Review: Russian tech house hero Tripmastaz is back with more adventures in swing, making a surprising appearance for PETS Recordings with his new jam "R U Happy". This rolling and hypnotic groove with its infectious vocal refrain and tunnelling melody ticks all the right boxes - expect to hear this everywhere from Hoppetosse to Club Guesthouse this year. On the flip, there's a tougher, funkier and breaks driven rework by Bass Culture main man and all round Parisian legend D'Julz which is equally worthy of playtime. The Plant 74 main man continues to impress us after some great releases this year on No. 19 Music, Tartouffe and Berg Audio.
Review: Mint Condition's ear for essential reissues has struck gold time and time again. Next up in their spotlight is a 1996 EP from Two Full Minds that was first released by Bushwacka! & DJ Vorn. Whether the agelessness of this record is a testament to the producers' original vision or a sign that dance music doesn't evolve as much as it thinks is unclear, but what's certain is that these tracks bang. There's the impish cosmic synths and clacking breakbeats of the title track, the brilliantly named "I Hate Anthea Turner", which is a spaced out garage-tech kicker, and ecstasy rush of closer "Space Port" all ready to do damage on the floor.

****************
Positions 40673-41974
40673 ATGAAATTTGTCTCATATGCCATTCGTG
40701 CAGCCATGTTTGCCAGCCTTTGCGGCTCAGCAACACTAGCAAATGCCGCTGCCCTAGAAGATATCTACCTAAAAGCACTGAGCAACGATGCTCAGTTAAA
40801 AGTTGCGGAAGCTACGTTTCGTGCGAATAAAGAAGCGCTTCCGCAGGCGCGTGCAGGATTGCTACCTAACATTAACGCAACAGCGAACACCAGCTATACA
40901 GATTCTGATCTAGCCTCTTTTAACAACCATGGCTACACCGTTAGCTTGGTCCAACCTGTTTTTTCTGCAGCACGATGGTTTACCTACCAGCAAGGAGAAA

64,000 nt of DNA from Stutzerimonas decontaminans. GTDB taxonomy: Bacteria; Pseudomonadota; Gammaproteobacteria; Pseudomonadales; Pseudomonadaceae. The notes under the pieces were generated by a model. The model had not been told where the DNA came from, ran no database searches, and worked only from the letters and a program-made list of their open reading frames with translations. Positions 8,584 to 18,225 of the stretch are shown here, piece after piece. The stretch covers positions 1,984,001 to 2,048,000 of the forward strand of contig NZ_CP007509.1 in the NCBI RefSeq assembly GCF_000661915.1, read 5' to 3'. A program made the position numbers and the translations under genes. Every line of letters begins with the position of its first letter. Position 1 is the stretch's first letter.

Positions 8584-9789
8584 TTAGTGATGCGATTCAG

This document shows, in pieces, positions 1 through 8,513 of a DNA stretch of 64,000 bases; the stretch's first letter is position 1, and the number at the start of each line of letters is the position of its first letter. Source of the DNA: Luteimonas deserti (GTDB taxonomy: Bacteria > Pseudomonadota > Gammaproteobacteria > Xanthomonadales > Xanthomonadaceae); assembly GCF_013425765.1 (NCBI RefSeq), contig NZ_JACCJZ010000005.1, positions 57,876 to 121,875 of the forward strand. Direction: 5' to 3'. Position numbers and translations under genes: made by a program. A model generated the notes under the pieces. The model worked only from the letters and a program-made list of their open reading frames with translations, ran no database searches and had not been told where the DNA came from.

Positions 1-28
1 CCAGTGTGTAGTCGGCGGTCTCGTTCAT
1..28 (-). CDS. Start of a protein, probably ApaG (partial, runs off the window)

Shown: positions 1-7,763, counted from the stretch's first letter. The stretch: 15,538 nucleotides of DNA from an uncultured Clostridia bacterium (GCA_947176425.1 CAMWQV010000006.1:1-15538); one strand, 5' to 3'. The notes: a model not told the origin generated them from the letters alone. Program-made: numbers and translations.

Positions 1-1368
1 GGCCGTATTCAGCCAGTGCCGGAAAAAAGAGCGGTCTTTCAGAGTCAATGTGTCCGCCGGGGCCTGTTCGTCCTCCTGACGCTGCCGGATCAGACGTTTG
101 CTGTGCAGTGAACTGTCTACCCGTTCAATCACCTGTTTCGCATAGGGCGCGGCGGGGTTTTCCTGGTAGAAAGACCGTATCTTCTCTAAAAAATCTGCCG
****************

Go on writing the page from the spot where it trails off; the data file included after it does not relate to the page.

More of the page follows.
Review: It has been two years since Jay Bliss presented the last installment of his respected Stomping Grounds imprint, and now he's back with a third various artists EP. Bliss certainly has selected some of the scene's very best for contributions on SG 005: the ever impressive VICARI serves up the deep and dubby afterhours stomp of "Uncalminginfluence", before the label boss teams up with fellow Club Guesthouse resident Dragos Ilici for some quirky and glitchin' minimal funk on "Oobleck". Label staple Discret Popescu (aka Crihan) makes an appearance too, serving up the rolling and hypnotic "Lose Touch".
Review: Moscow's Shanti Radio crew have really honed in on their own little music niche: deep, laced with trance tones, and emotive house. Tunes from this hotly anticipated EP by Volen Sentir has been doing the rounds in certain DJs sets for as much as six months. Highlights are plentiful throughout but the title track is arguably the standout. Languid piano chords dropped over soft, succulent, dubbed out drum rolls while tribal vocal chat bleeds in and out of focus to add to the hypnotic effect, and some sensitive xylophone sounds supporting an all-important melody line.
Review: Baby Ford and Dazmos take the limelight on this first release on Nice 1. We Are Syd's original "Gently" is a mellow downtempo roller featuring choice vocals from Shea Seger, but it's the remixes here that get pride of place. Ford and Dazmos lock into an understated drum machine funk draped in hazy pads on the A side "Backroom Mix", while on the flip they push the club elements to the forefront. Riding the rhythm section with intent while still retaining the smoky spirit of the original, the pairing come up with an impeccable "Frontroom" club cut that should nestle comfortably into the bags of all deep digging house heads.